I wrote this post for the wonderful Anglicans over at The Hipster Conservative. It’s not safe for work, or school, or anywhere.
Our culture is sexually schizophrenic.
On the one hand, it has become acceptable to purchase torture porn at Barnes & Noble. On the other, as the Daily Mail reports, “around one per cent of the world’s population [approximately 70 million people] are ‘asexuals’ who feel no sexual attraction at all,” a growing group seeking recognition as the fourth sexual orientation.
On the one hand, anal sex is more popular than ever, sex shops are reporting massive increases in the sale of nipple clamps, and the average age a boy is exposed to hardcore pornography is 14, all to which we applaud: Sexy stuff indeed. But on the other — as a 2011 article published in Psychology Today concluded — the use of internet pornography has created a generation of men who cannot be aroused by their actual, real life partners, and that “many are becoming convinced that [erectile dysfunction] at twenty-something is normal.” Not so sexy.
We talk more and more about the marvelous act of coitus, and we’re happily exposed to every arousing portion of the human body that can be used to sell us beer, cars, and deodorant — yet sex itself seems to be less and less fun. Only 64 percent of women report having an orgasm in their last sexual encounter (despite 85 percent of men thinking their partner had an orgasm), and in a recent survey, it was shown that 63 percent of married women would rather “do something else” than have sex with their husbands — watching a movie being the most popular alternative.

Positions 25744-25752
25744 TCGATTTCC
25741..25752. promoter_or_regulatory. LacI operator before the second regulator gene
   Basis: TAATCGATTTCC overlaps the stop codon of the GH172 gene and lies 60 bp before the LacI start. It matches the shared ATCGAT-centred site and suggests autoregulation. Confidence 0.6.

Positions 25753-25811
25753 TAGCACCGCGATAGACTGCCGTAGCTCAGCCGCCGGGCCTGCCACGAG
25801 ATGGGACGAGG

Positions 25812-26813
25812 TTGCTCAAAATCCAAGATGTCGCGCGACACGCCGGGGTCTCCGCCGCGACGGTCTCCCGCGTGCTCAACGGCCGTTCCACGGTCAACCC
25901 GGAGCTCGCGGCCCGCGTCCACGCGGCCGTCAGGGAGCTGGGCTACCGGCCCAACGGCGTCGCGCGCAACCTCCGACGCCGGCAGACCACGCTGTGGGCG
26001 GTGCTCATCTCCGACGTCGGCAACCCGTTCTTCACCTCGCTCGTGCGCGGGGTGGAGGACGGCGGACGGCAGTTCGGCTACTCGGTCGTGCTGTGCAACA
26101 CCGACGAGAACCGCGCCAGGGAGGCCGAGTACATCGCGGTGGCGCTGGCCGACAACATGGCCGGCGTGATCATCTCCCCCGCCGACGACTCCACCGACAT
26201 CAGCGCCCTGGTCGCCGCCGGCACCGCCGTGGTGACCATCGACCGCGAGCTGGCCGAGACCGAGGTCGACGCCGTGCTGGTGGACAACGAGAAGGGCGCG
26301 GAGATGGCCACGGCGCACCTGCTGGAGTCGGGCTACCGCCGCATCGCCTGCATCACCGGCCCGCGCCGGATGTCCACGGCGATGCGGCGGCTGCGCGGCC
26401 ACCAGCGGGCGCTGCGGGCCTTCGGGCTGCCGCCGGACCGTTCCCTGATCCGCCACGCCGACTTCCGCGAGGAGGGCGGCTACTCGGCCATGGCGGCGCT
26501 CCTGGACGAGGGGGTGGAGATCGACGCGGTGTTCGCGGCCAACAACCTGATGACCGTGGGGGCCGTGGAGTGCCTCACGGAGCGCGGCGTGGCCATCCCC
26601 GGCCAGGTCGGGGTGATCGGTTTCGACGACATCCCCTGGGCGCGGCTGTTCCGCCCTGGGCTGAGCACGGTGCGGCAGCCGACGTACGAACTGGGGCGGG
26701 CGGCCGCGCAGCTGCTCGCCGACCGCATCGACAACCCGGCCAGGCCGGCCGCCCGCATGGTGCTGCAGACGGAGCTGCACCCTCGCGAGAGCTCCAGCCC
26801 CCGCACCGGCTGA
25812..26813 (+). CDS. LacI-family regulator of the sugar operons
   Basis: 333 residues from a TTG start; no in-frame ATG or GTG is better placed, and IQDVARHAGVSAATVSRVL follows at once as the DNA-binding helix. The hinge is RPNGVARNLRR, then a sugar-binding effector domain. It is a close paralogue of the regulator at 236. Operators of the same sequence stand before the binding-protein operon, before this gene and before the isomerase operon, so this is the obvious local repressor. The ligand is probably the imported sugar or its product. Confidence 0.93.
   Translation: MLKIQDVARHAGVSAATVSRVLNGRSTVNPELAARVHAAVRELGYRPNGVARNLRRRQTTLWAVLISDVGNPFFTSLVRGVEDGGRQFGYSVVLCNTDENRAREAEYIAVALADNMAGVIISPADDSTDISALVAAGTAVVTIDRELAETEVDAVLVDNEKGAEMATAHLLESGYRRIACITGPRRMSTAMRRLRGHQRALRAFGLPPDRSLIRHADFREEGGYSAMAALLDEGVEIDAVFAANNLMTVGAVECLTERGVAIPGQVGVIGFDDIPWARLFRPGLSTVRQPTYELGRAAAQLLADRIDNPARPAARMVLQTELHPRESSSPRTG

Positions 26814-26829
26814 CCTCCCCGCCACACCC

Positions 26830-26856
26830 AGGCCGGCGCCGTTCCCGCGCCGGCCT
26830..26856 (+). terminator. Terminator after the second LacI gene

There is a parallel we might draw with this phenomenon of both inaction and inaction, of the simultaneous whittling of sex into an boring, unimportant non-thing and the hyping up of sex into an ultra-eroticized idol: Death.
In their death throes, humans fade into nothingness while flailing in fits of energy. At the end of all action, there is a panic of action. This saddens me to no end, for sex is awesome, beautiful, unifying, and life-giving, and yet we see mirrored in our sexual culture what we see in death — grotesque action on the way to final inaction. Is sex dying?
Read an interview by The Guardian entitled “Why sex could be history,” and you’ll find that the answer — for some — is a happy affirmative. Here author Aarathi Prasad points out that science has made it possible to divorce sex from reproduction, and that we should no longer view the two as intertwined. Sex is no longer strictly necessary to human beings.
Or look at the general “Christian” response to the sexual culture, incarnated in abstinence-education programs: Sex is dirty thing, a dangerous thing, an evil thing. Perhaps this is not intention of those running such programs, but it is another affirmative response to the death of sex.